GoDaddy, once again, is getting a lot of press for its Super Bowl ad. How much of it was planned?
If you pay for a Super Bowl commercial and no one talks about it before or after the big game, you got ripped off.
GoDaddy discovered this many years ago and has mastered the art of getting extra impressions of its ads and Monday morning water cooler talk. GoDaddy’s ads are often criticized and sometimes ranked as the “worst” ads on the Super Bowl. Yet “worst” is a heck of a lot better than the middle-of-the-road commercials that no one talks about.
This week it debuted its planned Super Bowl ad on Today. The controversial ad spoofed other lost dog commercials. This ad ended with an unexpected twist — A GoDaddy customer was happy when the dog returned, because she had just sold him through her website.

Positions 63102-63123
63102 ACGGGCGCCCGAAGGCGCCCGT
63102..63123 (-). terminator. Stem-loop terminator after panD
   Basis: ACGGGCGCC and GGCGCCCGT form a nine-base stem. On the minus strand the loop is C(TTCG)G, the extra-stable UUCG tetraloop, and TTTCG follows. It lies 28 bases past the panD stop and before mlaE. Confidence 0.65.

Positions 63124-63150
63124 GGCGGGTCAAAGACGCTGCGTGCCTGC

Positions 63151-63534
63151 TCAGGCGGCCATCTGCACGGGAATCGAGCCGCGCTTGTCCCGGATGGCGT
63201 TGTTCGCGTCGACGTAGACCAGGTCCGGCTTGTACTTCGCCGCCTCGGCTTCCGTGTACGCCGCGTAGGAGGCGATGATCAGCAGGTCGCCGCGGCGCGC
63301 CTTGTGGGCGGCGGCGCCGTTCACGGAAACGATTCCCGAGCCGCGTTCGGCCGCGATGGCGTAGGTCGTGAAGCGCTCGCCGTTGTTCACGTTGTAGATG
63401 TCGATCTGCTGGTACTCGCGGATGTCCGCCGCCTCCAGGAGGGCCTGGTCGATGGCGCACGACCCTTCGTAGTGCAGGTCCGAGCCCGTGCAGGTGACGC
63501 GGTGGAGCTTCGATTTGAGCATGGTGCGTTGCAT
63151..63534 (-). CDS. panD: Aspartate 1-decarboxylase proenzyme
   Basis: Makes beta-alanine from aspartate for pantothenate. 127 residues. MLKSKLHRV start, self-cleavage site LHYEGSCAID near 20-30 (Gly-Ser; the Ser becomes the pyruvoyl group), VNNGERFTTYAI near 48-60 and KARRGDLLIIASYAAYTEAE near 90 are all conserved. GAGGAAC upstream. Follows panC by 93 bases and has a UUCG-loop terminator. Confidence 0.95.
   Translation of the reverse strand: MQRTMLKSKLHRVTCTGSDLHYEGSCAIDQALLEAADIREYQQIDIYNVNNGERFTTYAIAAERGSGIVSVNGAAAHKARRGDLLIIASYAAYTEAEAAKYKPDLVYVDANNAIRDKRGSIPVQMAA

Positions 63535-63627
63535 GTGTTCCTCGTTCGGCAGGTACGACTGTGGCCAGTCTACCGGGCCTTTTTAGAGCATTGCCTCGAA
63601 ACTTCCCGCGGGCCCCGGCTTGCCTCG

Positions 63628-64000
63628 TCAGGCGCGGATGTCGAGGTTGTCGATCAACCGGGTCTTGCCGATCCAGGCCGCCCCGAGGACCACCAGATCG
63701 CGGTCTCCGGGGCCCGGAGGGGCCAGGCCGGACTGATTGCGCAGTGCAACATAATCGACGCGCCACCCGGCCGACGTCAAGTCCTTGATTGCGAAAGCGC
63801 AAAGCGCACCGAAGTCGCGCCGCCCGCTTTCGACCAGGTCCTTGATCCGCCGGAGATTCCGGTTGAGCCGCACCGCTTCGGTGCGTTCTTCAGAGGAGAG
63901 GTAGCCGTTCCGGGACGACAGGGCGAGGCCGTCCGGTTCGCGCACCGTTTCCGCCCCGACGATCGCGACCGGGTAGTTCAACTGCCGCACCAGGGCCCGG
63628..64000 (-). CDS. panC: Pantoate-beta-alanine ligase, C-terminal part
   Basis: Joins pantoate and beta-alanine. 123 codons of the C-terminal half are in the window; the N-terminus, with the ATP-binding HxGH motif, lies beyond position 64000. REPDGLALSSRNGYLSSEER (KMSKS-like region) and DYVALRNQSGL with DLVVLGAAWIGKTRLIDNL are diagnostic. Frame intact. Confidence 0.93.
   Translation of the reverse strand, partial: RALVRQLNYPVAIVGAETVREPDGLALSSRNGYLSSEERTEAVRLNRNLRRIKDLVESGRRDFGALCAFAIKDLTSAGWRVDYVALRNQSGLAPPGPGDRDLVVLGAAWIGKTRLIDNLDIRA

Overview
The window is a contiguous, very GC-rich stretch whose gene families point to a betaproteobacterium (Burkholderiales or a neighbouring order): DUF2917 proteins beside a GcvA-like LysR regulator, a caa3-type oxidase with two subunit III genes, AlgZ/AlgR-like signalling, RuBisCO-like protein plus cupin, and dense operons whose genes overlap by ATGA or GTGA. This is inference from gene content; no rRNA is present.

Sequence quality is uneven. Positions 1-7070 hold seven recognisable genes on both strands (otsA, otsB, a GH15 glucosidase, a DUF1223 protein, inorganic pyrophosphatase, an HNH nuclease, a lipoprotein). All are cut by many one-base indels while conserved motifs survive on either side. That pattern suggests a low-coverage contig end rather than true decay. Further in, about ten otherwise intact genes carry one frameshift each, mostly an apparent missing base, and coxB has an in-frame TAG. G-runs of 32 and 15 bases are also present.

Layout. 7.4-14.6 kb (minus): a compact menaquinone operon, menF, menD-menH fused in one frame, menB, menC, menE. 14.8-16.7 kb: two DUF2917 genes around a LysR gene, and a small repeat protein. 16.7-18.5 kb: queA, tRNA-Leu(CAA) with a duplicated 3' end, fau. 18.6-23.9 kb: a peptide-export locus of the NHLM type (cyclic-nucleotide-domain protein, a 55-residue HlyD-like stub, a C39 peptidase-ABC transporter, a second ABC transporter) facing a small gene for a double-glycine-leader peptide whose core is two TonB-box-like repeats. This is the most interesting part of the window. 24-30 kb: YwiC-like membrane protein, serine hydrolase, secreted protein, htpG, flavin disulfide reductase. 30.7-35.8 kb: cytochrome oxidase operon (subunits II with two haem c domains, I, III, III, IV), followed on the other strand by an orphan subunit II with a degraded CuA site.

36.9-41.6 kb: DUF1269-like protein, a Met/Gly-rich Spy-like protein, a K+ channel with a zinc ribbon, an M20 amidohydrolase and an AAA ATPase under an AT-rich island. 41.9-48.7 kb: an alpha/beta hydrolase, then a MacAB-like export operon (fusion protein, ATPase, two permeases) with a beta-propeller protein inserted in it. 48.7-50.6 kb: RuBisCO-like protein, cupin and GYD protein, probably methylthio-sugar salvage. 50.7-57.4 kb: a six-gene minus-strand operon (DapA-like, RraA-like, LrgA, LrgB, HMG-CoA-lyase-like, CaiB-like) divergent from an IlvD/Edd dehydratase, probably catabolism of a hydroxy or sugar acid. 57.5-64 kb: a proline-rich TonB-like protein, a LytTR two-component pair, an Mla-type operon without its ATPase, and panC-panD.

Given GoDaddy’s previous advertising antics, the initial thought that popped into many minds was if this was a planned stunt.
Was it? I’m a bit torn.
GoDaddy had to predict the backlash the commercial would cause. Selling puppies? On the internet? Yes, taken in the context of the commercials it spoofs, you can give it a laugh. Yet the commercial suggests that people can use GoDaddy’s web presence services to do things that people hate. Not exactly the best message, and perhaps where the commercial really goes awry.
If this commercial aired five years ago, I’d have no doubt that it was all a planned publicity stunt. But there’s a new CEO at the helm of GoDaddy who doesn’t seem to gravitate toward the all-publicity-is-good-publicity mantra.
More importantly, GoDaddy is in the process of going public. Does it really want to rock the boat with negative publicity at this point?
GoDaddy has once again gotten people talking about it. This time, I’m not so sure if it’s going exactly according to script.